“A setback is a setback,” Vogt said. “If somebody wants to sign and have it closer to their house, we don’t have a problem with that.”
“When you signed your contract, you didn’t even know what questions to ask,” Heiden said to Rickers, who agreed.
The supervisors discussed purchasing a decibel meter to take readings of the noise from wind turbines.
“(You would be) taking a reading on a turbine we don’t even use,” said Michael McGill, Jr., a contract lease agent working with Scout Clean Energy on the project.
“We’re not saying you’re trying to pull the wool over anybody’s eyes, but the next outfit that comes through may be shadier,” said Supervisor Kyle Schultz.
Rosburg said the supervisors have to take into account the opinions of landowners, wind energy companies and taxpayers.
“We have to make sure we’re not forgetting anybody in the equation or this room will get a lot more full than it is right now,” he said.
Assistant County Attorney Martha Sibbel told the supervisors that she needed direction from the board about what they wanted her to put into a new ordinance.
“(In) the original ordinance I had drafted, we had looked at Duane (Zenk) being the enforcement officer and then looking at some sort of licensing fee to then pay for his services,” she said.
She said setbacks from a house or a property line would be easy to enforce, but using a decibel reading would require decisions about how it would be measured.
Sibbel asked if the supervisors also wanted to change the current wind tower tax rate, which is assessed at 30% of the value of the tower.
Heiden said the supervisors could revoke but not repeal the ordinance that set the assessment value.
Schultz suggested that the supervisors focus on the issues surrounding setbacks to stay on track with the end of the moratorium.
He asked the other supervisors to say what setback distance they preferred; his was 2,500 feet (which he said he might tweak after getting a decibel meter).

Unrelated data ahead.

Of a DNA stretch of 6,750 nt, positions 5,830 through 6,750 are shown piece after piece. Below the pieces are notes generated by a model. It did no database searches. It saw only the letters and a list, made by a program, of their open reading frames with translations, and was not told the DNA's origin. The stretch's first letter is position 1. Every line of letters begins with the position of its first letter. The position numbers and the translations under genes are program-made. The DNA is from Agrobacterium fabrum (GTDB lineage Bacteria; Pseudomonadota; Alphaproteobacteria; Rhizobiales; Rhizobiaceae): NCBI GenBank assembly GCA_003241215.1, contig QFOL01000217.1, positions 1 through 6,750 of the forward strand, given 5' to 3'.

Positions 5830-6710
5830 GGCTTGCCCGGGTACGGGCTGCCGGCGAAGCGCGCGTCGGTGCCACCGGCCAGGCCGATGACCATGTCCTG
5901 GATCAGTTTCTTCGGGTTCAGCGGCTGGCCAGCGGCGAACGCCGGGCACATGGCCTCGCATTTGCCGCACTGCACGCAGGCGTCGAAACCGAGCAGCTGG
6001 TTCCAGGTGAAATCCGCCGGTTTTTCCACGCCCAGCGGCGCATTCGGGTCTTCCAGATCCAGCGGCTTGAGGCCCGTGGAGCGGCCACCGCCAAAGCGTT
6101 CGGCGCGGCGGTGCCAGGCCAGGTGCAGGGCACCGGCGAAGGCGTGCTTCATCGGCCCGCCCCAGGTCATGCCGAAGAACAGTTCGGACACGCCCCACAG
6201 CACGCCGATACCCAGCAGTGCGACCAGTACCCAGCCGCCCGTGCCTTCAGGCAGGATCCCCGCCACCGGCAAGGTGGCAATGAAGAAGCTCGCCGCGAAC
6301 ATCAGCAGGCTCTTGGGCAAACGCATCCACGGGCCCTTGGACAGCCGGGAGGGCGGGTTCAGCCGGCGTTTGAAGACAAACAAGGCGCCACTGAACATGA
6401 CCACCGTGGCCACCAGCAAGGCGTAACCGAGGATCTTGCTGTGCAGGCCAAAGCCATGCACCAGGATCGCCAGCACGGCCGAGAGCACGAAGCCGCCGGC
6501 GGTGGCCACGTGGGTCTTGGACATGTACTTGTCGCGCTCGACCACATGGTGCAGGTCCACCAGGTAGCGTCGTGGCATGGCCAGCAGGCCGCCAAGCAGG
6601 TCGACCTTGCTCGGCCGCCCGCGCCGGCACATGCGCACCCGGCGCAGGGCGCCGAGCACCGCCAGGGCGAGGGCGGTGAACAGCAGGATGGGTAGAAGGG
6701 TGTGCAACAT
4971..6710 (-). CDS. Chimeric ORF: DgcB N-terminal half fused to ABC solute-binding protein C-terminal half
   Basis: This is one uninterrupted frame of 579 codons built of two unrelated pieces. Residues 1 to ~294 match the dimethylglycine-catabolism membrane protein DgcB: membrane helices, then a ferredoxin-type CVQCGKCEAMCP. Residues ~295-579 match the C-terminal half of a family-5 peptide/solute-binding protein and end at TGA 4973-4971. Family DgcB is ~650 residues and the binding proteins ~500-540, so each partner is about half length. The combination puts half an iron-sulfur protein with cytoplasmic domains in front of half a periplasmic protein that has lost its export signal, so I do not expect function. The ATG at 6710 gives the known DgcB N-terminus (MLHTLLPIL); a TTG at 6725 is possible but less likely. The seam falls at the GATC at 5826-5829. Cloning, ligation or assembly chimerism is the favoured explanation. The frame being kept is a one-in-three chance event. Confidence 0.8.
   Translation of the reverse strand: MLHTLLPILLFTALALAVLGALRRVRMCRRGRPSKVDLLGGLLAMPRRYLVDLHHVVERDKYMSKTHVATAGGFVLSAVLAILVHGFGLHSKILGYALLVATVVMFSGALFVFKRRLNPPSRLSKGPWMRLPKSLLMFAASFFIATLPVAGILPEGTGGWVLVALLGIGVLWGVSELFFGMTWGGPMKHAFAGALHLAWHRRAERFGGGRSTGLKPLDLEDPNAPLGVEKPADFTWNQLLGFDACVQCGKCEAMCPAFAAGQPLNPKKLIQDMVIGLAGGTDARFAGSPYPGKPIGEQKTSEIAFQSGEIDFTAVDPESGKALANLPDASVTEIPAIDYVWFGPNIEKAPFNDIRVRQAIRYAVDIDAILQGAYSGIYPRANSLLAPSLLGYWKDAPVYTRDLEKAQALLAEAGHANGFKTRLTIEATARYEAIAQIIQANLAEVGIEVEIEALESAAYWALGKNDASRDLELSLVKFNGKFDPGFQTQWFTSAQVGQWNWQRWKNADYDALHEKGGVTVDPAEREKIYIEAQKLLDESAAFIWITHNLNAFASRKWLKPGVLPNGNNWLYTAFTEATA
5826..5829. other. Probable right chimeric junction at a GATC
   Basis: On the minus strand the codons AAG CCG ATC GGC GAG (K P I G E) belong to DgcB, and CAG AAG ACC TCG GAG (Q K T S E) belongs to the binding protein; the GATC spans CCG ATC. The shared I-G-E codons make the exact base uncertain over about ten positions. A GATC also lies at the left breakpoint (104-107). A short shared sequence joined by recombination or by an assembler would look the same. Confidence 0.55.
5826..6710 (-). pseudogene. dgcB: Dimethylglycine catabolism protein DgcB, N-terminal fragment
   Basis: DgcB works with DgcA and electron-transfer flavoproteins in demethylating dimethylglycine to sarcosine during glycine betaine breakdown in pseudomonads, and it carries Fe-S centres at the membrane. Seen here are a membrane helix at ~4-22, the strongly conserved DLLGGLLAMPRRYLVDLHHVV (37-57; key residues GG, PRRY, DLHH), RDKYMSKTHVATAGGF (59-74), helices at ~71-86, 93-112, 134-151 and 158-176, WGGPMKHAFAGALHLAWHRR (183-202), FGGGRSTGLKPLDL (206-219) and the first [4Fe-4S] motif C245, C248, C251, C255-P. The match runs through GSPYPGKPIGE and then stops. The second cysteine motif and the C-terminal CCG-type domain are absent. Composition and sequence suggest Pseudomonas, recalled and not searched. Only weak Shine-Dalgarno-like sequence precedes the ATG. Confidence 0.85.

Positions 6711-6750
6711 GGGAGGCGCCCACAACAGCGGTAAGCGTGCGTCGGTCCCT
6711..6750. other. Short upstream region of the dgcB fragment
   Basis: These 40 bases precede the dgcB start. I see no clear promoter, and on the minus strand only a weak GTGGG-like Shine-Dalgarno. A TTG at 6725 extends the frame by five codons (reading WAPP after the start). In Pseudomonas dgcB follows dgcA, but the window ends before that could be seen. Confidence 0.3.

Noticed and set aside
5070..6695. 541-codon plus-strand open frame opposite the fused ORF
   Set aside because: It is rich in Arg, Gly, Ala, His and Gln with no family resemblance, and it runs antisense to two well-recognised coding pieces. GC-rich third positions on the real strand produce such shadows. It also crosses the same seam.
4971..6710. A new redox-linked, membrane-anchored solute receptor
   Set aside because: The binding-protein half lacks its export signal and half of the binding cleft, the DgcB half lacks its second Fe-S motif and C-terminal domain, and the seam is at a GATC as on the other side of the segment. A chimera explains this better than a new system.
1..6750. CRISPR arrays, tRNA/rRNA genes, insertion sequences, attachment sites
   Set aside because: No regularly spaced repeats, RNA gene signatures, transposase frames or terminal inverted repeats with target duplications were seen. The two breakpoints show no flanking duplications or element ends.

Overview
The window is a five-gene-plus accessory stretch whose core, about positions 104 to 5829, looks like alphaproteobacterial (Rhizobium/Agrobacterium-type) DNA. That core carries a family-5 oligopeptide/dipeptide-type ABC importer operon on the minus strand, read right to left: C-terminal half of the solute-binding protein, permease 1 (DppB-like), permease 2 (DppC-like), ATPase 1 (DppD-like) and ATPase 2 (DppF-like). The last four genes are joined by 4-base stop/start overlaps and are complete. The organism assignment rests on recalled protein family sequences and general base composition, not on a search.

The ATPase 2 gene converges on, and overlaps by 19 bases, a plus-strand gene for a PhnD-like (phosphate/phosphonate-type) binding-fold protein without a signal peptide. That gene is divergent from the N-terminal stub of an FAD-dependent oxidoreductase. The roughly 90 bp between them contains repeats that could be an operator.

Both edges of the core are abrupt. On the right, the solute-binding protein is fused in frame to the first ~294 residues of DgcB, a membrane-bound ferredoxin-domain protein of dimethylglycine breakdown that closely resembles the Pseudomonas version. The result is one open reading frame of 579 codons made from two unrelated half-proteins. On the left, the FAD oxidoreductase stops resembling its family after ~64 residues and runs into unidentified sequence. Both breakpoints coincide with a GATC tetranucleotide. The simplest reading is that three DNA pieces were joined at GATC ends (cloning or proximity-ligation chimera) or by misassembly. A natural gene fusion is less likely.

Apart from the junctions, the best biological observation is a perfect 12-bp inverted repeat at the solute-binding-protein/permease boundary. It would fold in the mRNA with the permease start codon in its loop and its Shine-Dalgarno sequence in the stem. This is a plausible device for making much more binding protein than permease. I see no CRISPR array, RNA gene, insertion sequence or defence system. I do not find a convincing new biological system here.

Supervisor Eric Skoog said his number was 2,500 feet plus.
Vogt and Heiden had the same number – 2,640 feet.
Rosburg said he wanted to start at 1,250 feet and go up from there, but not over 1,750 feet.
The Bulletin and Review asked Rocca if a setback of 2,300 feet would work for the proposed wind tower farm.
“With the stipulation you can negotiate; you can still work with landowners,” Schultz said.
“I’ve been doing this long enough to know (with) a 2,300 foot setback, we’d end up going someplace else,” Rocca said.
He said more than 200 landowners have already been signed up with an agreement for a setback of 1,320 feet.
Rocca said he didn’t want to have to defend wind farms built by other companies, and said he agreed that some of the complaints aired at the meeting seemed valid.
Scout Clean Energy has put up meteorological towers in the proposed wind turbine field area to collect data about wind velocity and direction, humidity and other parameters; the data will be used to model the decibel readings at every house near the project, he said.
He said Mark Wengierski, Scout Clean Energy director of development, planned to visit several of the supervisors last week and would attend today’s (June 8) supervisors meeting.
Rosburg asked if Wengierski could provide more information on decibel readings from the towers.
Rocca said Wengierski had a range of issues he wanted to discuss with the supervisors.